Under Desk Pedal Device Could Reap Health Benefits

Under Desk Pedal Device Could Reap Health BenefitsUnder Desk Pedal Device Could Reap Health Benefits

Office workers are well-acquainted with the desk chair; after all, most of the day is spent sitting on it - a behavior that has been linked to a range of health problems.

Now, researchers from the University of Iowa have come up with a simple but potentially effective way to increase physical activity among office employees: a portable pedaling device under each desk.

Published in the American Journal of Preventive Medicine, the study found office employees who were provided with a personal pedaling device increased their physical activity.

Study co-author Lucas Carr, assistant professor of health and human physiology and member of the Obesity Research and Education Initiative at the University of Iowa, and colleagues presented their findings at the 2015 Society of Behavioral Medicine's Annual Meeting in San Antonio, Texas, earlier this year.

Sedentary lifestyle can raise the risk of numerous health conditions, including obesity, diabetes, cardiovascular disease and cancer, reports

Office workers are one group at particularly high risk for sedentary-related health problems. Earlier this year, a survey of office workers conducted by the British Health Foundation found almost half of women and nearly 40% of men spend less than 30 minutes walking around at work.

Many employers have attempted to encourage physical activity at the workplace by providing employees with shared exercise facilities.

"It's a great idea in theory, but it doesn't work over the long haul for most people," says Carr. "A lot of companies have gone the route of building expensive fitness facilities that typically get used only by healthy employees. The people who need to improve their health the most are less likely to use worksite fitness facilities."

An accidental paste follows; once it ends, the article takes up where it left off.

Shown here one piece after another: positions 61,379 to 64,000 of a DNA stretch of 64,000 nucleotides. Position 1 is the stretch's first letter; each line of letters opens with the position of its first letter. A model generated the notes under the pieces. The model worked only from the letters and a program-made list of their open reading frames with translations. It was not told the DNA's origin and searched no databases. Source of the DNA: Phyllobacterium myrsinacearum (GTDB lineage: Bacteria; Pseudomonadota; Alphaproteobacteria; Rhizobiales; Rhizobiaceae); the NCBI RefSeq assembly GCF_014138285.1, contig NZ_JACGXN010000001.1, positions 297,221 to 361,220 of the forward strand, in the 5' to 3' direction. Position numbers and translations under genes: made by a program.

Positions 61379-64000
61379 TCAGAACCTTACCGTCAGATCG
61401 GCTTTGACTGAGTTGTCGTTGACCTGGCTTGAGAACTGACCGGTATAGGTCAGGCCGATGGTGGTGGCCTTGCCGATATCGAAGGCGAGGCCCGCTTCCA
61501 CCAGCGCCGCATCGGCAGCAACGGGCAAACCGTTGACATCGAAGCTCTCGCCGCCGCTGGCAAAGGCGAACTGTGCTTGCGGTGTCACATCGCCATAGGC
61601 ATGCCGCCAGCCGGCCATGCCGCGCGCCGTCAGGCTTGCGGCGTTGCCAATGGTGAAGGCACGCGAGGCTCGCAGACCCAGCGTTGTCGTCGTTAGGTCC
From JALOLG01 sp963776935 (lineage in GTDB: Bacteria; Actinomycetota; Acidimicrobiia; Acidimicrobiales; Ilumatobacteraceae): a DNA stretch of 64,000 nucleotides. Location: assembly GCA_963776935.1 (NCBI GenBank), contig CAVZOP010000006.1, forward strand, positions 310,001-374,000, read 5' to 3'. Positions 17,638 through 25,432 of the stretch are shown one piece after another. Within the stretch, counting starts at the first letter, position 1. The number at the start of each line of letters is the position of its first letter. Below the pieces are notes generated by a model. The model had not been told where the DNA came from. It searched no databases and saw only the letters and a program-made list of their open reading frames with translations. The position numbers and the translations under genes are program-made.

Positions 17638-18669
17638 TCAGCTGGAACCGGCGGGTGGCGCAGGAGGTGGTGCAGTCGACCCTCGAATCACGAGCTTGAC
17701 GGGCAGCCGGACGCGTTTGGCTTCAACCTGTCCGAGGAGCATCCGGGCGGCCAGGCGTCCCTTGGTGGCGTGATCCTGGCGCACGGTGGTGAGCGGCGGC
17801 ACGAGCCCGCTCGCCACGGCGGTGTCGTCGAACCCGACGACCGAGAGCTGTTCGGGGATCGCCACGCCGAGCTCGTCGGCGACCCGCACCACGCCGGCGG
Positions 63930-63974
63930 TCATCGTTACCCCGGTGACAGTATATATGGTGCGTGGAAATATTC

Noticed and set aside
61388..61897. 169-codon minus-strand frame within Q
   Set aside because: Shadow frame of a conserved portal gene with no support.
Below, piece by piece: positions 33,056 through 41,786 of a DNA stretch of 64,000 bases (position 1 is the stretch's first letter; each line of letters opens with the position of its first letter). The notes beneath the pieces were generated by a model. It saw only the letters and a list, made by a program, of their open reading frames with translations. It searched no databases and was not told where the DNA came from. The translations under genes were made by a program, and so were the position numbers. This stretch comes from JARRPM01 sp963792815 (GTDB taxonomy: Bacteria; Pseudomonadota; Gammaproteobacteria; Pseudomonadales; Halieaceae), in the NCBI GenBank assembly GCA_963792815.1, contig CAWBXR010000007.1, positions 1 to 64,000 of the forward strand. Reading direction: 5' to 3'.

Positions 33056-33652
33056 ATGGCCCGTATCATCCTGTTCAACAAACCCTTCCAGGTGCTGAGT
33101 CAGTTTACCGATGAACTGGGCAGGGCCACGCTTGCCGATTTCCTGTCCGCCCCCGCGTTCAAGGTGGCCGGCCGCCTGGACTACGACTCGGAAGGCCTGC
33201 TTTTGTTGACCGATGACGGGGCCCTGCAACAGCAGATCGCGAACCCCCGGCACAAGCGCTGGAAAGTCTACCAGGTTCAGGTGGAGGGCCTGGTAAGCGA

Individuals who engage in physical activity tend to live longer and have reduced risk of heart disease, stroke, depression, type 2 diabetes and cancer.

Carr and his colleagues tested a different approach. For 16 weeks, they provided 27 overweight or obese office workers in Iowa City with their own active Life Trainer pedal device, placed under their desk.

Researchers analyzed the pedal time of each employee via a monitor. On average, employees pedaled 50 minutes each day over the study period. Each employee was also sent an email three times weekly, reminding them to alter their posture, stand regularly and offering them tips on how to get more active at work.

Researchers found that employees who engaged in no physical activity during their workday prior to the study engaged in light-intensity physical activity following introduction of the pedal device.

What is more, employees who pedaled the most experienced weight loss, had fewer sick days and even had better concentration at work than those who pedaled the least.